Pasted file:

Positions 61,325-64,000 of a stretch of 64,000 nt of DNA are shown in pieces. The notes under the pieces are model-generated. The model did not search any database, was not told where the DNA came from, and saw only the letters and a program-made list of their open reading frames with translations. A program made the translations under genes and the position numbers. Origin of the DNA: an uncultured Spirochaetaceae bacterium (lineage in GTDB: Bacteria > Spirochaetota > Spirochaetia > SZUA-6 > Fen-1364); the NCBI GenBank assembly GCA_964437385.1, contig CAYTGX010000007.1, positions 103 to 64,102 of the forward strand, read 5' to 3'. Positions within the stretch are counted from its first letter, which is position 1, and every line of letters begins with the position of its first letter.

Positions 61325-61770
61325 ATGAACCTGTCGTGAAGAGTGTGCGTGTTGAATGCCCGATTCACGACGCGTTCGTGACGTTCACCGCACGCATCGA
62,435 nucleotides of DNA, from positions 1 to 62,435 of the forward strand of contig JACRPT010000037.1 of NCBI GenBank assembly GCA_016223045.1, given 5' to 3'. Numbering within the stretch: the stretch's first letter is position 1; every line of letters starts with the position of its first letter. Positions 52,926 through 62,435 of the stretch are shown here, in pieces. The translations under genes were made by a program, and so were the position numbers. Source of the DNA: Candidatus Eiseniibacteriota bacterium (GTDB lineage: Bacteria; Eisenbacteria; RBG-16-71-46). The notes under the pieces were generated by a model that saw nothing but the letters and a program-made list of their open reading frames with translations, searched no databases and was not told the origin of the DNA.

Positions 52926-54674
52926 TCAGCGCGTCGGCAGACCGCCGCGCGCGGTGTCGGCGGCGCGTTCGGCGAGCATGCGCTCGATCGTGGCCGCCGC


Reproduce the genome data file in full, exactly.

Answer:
Positions 61,325-64,000 of a stretch of 64,000 nt of DNA are shown in pieces. The notes under the pieces are model-generated. The model did not search any database, was not told where the DNA came from, and saw only the letters and a program-made list of their open reading frames with translations. A program made the translations under genes and the position numbers. Origin of the DNA: an uncultured Spirochaetaceae bacterium (lineage in GTDB: Bacteria > Spirochaetota > Spirochaetia > SZUA-6 > Fen-1364); the NCBI GenBank assembly GCA_964437385.1, contig CAYTGX010000007.1, positions 103 to 64,102 of the forward strand, read 5' to 3'. Positions within the stretch are counted from its first letter, which is position 1, and every line of letters begins with the position of its first letter.

Positions 61325-61770
61325 ATGAACCTGTCGTGAAGAGTGTGCGTGTTGAATGCCCGATTCACGACGCGTTCGTGACGTTCACCGCACGCATCGA
62,435 nucleotides of DNA, from positions 1 to 62,435 of the forward strand of contig JACRPT010000037.1 of NCBI GenBank assembly GCA_016223045.1, given 5' to 3'. Numbering within the stretch: the stretch's first letter is position 1; every line of letters starts with the position of its first letter. Positions 52,926 through 62,435 of the stretch are shown here, in pieces. The translations under genes were made by a program, and so were the position numbers. Source of the DNA: Candidatus Eiseniibacteriota bacterium (GTDB lineage: Bacteria; Eisenbacteria; RBG-16-71-46). The notes under the pieces were generated by a model that saw nothing but the letters and a program-made list of their open reading frames with translations, searched no databases and was not told the origin of the DNA.

Positions 52926-54674
52926 TCAGCGCGTCGGCAGACCGCCGCGCGCGGTGTCGGCGGCGCGTTCGGCGAGCATGCGCTCGATCGTGGCCGCCGC